It is not clear what happened to David Mitchell MacKay, but at the time of the marriage of his daughter Margaret in 1888 he was described as “the late D.M. MacKay of Christchurch”.

Margaret (Morrison) MacKay died 25 February 1907, aged 73.  The Wairarapa Daily Times of 26 February 1907 carried the Death Notice: “Mackay – At the residence of her son, H. Mackay Martinborough, Margaret, relict of the late P.M. Mackay, aged 73.  Christchurch papers please copy.”

Margaret and David had possibly four children:

  • Hugh MacKay, born in 1862, died in 1932, married Catherine Mary Bunny in 1924.
  • Margaret Ann Mackay, born in 1864, died in 1942, married William Andrew in 1888.
  • John Stanley MacKay, born in 1867, died in 1871.
  • Name not recorded [possibly Mary Isabella] MacKay, born in 1869.
Mary Morrison

Mary Morrison was 8 years old when she travelled on the Blenheim to New Zealand with her family.

Mary (Morrison) Cameron
Mary (Morrison) Cameron

On 5 June 1855 Mary Morrison married Alexander Cameron, another Blenheim emigrant, son of Donald Cameron and Christian McLean.

Alexander Cameron died on 19 December 1899 aged 76, and Mary (Morrison) Cameron died on 11 October 1911 aged 77.  See Donald Cameron and Christian McLean for more information about this family.

Alexander and Mary had ten children:

  • Donald Douglas Cameron, born in 1856, died in 1937, married Annie Ida Storey in 1880.
  • Annie Cameron, born in 1857, died in 1949, married Captain Angus Cameron in 1882.
  • Christina Cameron, born in 1859, died in 1878.
  • Mary Cameron, born in 1861, died in 1929.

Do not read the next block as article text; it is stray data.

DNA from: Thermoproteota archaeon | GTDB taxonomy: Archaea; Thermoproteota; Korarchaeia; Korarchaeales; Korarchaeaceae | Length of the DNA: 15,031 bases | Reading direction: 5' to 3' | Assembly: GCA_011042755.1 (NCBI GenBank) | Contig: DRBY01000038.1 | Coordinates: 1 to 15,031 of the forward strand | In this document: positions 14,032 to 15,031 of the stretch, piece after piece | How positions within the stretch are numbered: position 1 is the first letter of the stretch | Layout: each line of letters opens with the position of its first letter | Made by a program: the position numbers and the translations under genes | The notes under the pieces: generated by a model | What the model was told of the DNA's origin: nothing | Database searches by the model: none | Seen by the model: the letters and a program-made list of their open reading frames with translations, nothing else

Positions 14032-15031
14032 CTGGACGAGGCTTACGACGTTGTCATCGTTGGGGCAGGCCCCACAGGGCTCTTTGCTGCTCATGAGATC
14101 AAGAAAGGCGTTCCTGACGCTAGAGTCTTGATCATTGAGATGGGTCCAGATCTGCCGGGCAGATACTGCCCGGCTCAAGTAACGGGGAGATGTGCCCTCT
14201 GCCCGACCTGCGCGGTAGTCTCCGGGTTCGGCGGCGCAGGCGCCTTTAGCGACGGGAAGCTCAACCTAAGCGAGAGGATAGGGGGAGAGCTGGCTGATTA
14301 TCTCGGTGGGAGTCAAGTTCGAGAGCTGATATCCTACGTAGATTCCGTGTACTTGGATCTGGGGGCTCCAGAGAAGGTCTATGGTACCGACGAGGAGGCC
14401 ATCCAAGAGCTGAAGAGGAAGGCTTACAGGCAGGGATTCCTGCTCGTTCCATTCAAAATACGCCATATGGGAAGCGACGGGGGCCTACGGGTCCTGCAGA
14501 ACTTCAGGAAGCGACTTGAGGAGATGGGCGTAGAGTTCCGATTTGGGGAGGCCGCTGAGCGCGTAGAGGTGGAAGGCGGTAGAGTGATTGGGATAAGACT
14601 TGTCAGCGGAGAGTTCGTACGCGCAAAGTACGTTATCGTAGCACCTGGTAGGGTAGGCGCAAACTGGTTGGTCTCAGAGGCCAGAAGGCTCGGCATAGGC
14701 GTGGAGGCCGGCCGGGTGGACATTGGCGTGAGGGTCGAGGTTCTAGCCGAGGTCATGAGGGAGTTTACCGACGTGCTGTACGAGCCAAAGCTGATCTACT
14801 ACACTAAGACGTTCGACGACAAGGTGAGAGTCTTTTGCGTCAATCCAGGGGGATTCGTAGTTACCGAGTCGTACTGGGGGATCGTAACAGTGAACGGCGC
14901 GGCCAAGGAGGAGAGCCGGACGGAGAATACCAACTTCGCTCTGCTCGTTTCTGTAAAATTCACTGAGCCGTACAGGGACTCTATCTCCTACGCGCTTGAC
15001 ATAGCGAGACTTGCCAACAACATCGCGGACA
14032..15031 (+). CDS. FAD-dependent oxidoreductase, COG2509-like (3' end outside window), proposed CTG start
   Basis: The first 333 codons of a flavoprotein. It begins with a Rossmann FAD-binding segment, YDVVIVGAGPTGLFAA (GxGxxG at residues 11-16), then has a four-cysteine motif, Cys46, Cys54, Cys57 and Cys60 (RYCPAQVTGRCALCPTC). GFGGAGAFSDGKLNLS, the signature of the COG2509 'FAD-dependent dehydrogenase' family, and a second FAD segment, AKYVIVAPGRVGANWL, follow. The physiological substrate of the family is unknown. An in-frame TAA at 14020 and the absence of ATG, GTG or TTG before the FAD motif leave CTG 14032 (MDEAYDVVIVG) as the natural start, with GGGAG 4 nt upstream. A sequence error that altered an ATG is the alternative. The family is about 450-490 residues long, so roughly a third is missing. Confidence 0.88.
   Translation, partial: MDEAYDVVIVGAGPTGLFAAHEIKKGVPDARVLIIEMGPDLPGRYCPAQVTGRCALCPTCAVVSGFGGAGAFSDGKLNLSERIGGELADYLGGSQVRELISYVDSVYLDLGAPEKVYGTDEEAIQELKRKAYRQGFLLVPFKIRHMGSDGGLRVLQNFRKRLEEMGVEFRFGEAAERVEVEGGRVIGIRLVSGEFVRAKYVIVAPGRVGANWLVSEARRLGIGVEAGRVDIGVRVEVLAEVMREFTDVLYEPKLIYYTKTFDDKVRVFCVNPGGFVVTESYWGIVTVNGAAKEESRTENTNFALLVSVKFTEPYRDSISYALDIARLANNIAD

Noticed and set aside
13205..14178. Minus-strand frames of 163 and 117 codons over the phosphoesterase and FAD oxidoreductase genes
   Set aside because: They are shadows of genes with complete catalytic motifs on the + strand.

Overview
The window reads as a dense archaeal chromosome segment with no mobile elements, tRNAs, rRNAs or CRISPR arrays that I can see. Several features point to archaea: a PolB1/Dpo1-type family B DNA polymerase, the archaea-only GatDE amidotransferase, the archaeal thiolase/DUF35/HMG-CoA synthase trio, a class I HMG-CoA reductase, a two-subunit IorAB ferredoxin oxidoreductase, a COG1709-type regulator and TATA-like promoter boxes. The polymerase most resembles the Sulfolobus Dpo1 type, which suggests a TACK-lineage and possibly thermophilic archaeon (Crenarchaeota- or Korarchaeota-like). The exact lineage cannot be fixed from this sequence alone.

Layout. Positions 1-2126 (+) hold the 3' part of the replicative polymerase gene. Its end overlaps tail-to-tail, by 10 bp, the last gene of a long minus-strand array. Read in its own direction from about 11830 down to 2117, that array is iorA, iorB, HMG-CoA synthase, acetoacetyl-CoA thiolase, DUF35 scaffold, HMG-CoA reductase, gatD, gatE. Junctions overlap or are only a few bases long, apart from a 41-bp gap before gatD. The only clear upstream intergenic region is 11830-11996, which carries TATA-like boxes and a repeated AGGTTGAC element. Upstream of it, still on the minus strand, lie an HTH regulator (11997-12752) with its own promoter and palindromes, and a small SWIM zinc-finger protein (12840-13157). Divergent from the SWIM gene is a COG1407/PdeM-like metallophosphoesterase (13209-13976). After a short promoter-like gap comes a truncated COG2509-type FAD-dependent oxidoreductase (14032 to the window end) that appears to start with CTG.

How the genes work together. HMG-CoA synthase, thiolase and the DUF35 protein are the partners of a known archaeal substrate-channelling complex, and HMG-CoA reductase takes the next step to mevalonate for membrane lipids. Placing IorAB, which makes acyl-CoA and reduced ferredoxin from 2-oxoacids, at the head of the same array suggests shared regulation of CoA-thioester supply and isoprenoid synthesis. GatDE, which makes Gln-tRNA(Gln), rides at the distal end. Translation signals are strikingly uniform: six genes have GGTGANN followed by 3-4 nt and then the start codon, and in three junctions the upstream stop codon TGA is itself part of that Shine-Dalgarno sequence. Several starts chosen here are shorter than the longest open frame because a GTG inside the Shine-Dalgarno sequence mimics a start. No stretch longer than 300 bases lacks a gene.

• Hugh Cameron, born in 1863, died in 1910.
  • Alexander Cameron, born in 1865, died in 1937.
  • Jessie Cameron, born in 1867.
  • Catherine Margaret Cameron, born in 1869, died in 1934.
  • Isabella Jane Cameron, born in 1871, died in 1945.
  • John Duncan Cameron, born in 1873, died in 1957, married (1) Ellen Jane Kibblewhite in 1906, and (2) Helen Annie McBeath in 1939.
Colin Morrison

The Blenheim list recorded Colin Morrison as a child of 6.

The Wellington Independent of 9 February 1859 carried the following Death Notice: “On Tuesday evening, the 8th instant, at the residence of Mr. W. F. Mason, Lambton-quay, Colin, son of Mr. Hugh Morrison, of Glenmorven, Wairarapa; aged 22 years.”


Sources:

Photographs:

Hugh McKenzie and Catherine McDonald

In the initial Blenheim passenger list Donald McDonald noted that this family came from Achatany and “This family have been known to me all my life and have mostly been in my own and my Brothers service”.  The family was:

  • Hugh MacKenzie, 50, labourer
  • Catherine McDonald, 46, his wife
  • Jane, 24, housemaid, his daughter
  • Peggy, 21, housemaid, his daughter
  • Mary, 17, housemaid, his daughter
  • Flora, 15, his daughter
  • Janet, 12, his daughter
  • John, 10, his son

Also on the initial list, but crossed out, was Donald MacKenzie, 27, engineer, noted as “his natural son”.

The Old Parish Register for Ardnamurchan records the births and baptisms of several children who did not travel to New Zealand, and most likely died in infancy.  These include the baptisms of two daughters named Catherine, who likely died in infancy – Hugh McKenzie, crofter, Achtenny, and Catherine McDonald, had a daughter, Catherine, born 10th April 1833, baptized 19th May 1833, witnesses John Stuart, Braynault and Allan McKenzie, Beadle; and in 1835 Ewen McKenzie crofter Achtenny and Catherine McDonald his wife, had a daughter Catherine, born 12th May 1835 baptized 15th May 1855, witnesses Niel McPhail, Kilmory, and John Stuart, Braynault.  There may also have been another daughter, Anna in 1831.

Spelling: The Blenheim passenger list used “MacKenzie” but most other sources have “McKenzie”.


Return to The Blenheim People.